In an interview with the Chicago Tribune, retired Supreme Court Justice Sandra Day O’Connor admitted that the Court possibly erred when it decided to take Bush v. Gore:
Maybe the court should have said, ‘We’re not going to take it, goodbye.
That, however, wasn’t even the kicker. This was:
It turned out the election authorities in Florida hadn’t done a real good job there and kind of messed it up. And probably the Supreme Court added to the problem at the end of the day. (emphasis my own)
Think about that for a second. She pretty much admits that the biggest decision rendered while she sat on the Supreme Court she provided the necessary vote to get it wrong and swing a presidential election. Perhaps this could have been somewhat understandable if George W. Bush had won the popular vote and there was a sense in the nation that the courts should step in to make sure the popular vote winner took office. That, however, was not the case. Bush lost the popular vote and her vote helped pave the way for the loser to take office.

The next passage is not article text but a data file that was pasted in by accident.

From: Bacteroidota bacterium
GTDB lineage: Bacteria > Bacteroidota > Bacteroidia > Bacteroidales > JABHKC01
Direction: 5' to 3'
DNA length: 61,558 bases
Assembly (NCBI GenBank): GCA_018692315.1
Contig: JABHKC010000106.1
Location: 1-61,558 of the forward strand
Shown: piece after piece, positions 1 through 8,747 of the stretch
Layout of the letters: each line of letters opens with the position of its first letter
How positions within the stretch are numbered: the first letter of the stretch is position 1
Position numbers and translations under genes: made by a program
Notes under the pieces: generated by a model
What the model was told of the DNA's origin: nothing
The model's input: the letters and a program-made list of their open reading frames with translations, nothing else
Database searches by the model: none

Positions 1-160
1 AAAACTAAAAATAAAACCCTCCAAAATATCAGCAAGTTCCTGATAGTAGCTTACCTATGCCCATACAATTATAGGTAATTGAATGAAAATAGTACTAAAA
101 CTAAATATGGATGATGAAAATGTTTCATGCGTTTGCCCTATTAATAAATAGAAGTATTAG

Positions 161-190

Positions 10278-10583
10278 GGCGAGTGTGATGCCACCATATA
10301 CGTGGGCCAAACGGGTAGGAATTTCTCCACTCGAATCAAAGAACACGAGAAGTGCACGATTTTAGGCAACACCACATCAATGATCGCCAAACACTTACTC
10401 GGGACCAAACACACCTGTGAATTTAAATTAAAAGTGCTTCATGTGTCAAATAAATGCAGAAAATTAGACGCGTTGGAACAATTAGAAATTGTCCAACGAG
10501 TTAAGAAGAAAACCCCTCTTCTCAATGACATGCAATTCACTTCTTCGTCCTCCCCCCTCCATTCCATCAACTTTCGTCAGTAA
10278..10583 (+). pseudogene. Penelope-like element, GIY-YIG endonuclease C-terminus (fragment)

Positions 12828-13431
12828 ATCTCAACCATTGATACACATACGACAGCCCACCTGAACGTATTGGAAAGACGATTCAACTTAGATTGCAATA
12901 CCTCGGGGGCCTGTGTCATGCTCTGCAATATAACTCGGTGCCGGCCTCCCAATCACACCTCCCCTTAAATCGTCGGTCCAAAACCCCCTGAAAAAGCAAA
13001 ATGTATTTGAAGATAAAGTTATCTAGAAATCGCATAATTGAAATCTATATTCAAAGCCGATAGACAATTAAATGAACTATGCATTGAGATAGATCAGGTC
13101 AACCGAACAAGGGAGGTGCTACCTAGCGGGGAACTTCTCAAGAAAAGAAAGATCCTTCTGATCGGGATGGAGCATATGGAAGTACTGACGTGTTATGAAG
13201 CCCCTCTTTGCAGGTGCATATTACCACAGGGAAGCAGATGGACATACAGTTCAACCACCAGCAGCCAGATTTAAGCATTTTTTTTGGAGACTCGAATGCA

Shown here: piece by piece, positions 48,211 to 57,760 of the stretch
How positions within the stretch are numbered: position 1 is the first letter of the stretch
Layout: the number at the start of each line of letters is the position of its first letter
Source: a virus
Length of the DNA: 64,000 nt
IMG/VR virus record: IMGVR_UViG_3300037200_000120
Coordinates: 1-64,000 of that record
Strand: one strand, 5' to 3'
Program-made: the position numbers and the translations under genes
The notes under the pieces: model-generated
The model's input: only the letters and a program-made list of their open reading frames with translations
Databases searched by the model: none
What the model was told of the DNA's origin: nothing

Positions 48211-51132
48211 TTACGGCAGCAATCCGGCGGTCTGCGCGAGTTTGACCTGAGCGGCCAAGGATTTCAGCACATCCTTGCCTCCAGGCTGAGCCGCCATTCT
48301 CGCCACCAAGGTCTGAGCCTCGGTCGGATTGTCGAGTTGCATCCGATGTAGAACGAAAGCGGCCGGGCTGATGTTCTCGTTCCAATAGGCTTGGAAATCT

Now, let’s take it a step further. The decision in Bush v. Gore was issued per curiam, literally meaning ‘by the court’. In such decision authorship is attributed to no specific justice and such decisions are usually restricted to cases that are either unanimous cases and uncontroversial cases. They usually do not occur in 5-4 cases, and certainly not in ones as controversial as Bush v. Gore. Yet, despite this, O’Connor helped make a 5-4 majority.
Then there’s this language in the Court’s opinion, language which has disturbed many since it first appeared:
Our consideration is limited to the present circumstances (emphasis my own), for the problem of equal protection in election processes generally presents many complexities.
Our system of common law jurisprudence is based upon the notion that prior cases provide precedent for future cases. Past decisions can, of course, be limited or overturned by courts of equal standing to the one that made the decision initially. Here, however, the Court largely confessed that its decision was not to be taken as precedent. That any common law court admits, in the decision itself, that the decision is not to be taken as precedent for any future cases is tantamount to an admission that the decision is not based upon the law, but, rather, based solely upon the will and preferences of the majority. That is what Sandra Day O’Connor signed her name to in the court’s per curiam opinion.